OK Hous­ton, we have a prob­lem here

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‘‘ AND we have ig­ni­tion for the first hu­man ex­pe­di­tion to the planet Mars. God speed Terra Nova!’’ So says the ju­bi­lant, ev­i­dently still re­li­gious, NASA- style ground con­trol voice at the be­gin­ning of this faux doc­u­men­tary se­ries, set in 2029, about man ( and wo­man) go­ing to Mars.

The mis­sion will take about months, there and back.

But de­spite a lofty, doc­u­men­tary voice- over dur­ing the open­ing cred­its — ‘‘ Project Olym­pus is the cul­mi­na­tion of un­prece­dented col­lab­o­ra­tion by the In­ter­na­tional Mars Part­ner­ship’’ — the damned Chi­nese have launched a sim­i­lar mis­sion and, you guessed it, there’s a race to get there first.

This race, it turns out, has sent the poor blighters on the Terra Nova into deep space with faulty cir­cuit boards, rushed through to make sure the In­ter­na­tional Mars Part­ner­ship beats the Chi­nese to it. Yeah, right.

While the spe­cial ef­fects are mod­er­ately cool and the per­for­mances by the trou­bled ci­phers who make up the crew of the Terra Nova are ad­e­quate, it’s the writ­ing by hus­band and wife team Ju­dith and Garfield ReevesStevens that brings the whole thing down faster than space junk over West­ern Aus­tralia.

Events are so pre­dictable as to be laugh­able. There are clas­sic sci- fi ref­er­ences, some in­ten­tional, some seem­ingly not.

At the first shared meal, for ex­am­ple, the jovi­al­ity is so forced, so much a re­lief from the pre­ced­ing 10 or so min­utes of phony baloney space jive (‘‘ de­tach­ing Al­pha 1, de­tach­ing Al­pha 2’’), that you can’t help but ex­pect some­one to feel ill and have an alien burst out of their guts.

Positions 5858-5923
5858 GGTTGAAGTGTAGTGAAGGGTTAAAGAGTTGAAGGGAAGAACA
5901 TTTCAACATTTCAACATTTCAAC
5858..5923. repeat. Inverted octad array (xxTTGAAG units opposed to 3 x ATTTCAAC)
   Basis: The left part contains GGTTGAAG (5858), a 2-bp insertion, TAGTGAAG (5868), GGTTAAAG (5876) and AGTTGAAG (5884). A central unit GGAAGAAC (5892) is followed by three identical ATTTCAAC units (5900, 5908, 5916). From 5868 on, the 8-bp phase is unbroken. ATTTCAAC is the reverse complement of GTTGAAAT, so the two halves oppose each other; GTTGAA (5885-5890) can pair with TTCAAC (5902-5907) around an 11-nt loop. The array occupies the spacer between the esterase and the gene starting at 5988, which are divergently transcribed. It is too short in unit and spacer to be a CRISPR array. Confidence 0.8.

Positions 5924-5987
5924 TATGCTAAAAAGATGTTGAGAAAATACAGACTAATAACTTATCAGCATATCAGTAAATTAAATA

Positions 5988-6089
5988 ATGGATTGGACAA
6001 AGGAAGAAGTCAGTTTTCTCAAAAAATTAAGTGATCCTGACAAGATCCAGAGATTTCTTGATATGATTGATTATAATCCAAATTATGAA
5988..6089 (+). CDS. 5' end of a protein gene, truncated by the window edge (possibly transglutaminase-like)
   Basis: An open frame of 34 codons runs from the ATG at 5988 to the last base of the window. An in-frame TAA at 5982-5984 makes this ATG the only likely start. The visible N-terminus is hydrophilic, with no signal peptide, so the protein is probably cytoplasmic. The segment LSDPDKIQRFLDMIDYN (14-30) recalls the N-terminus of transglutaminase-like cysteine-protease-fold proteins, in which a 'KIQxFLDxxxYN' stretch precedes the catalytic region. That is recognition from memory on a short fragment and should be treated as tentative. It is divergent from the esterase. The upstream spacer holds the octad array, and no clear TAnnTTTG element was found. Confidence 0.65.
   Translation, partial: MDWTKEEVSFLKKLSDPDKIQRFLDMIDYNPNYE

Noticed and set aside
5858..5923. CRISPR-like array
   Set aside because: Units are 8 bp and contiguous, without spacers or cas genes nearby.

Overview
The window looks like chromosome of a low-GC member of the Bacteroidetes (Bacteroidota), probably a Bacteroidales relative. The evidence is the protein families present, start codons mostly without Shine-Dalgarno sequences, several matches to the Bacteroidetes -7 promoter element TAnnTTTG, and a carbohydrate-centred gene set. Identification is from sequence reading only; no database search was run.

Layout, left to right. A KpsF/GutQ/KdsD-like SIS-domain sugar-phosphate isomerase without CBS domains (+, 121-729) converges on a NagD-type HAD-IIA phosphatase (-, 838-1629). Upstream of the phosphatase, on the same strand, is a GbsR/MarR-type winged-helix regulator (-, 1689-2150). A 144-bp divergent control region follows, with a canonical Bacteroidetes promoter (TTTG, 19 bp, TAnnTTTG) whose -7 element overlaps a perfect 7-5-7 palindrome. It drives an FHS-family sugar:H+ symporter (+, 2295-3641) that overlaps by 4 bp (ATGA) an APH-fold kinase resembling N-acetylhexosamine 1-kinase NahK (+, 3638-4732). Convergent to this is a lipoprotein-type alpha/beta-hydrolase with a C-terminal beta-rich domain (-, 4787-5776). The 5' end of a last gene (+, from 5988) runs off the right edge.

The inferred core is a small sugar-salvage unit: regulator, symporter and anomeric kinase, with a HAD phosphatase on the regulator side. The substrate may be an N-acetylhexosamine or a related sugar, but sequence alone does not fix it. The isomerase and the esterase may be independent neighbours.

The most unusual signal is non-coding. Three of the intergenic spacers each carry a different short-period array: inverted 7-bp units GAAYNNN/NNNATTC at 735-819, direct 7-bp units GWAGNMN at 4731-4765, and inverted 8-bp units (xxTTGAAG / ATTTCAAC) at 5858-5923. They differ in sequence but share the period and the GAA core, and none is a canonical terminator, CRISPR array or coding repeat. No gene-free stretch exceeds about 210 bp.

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In­stead, in ab­so­lutely the first sign that tech­nol­ogy has ad­vanced an iota in 30 years, a crew mem­ber pro­duces a tiny data stick that con­tains the real 1950 movie Rock­et­ship X- M, in which as­tro­nauts in­clud­ing Lloyd Bridges blast off for the moon.

Due to on­board mal­func­tions, Bridges and crew end up on Mars in­stead. As you do.

Our crew watches in­tently. ‘‘ This is fan­tas­tic,’’ says the to­ken Rus­sian. ‘‘ It’s so bad it’s ac­tu­ally bril­liant.’’

Sadly, the same can’t be said for Race to Mars, which is just plain lousy. There’s an un­in­ten­tional laugh- out- loud coda to the Rock­et­ship X- M scenes when the Terra Nova is con­tacted by some­one called Glenn Hartwell, ad­min­is­tra­tor In­ter­na­tional Space De­vel­op­ment Agency ( USA), whose rigidly up­stand­ing grey quiff and stu­pe­fied de­meanour in­stantly re­call Bridges full of sniffed glue in Fly­ing High.

The crew takes turns fil­ing te­dious videos, ex­pos­i­tory waf­fle termed ‘‘ psy­che self- eval­u­a­tions’’ to cam­era, crises come and go, and the French guy turns out to be a bit of a bad­die. You could tell he was go­ing to, be­cause he has a fa­cial scar.

Ian Cuth­bert­son

Make ’ em laugh: Scene from Race to Mars

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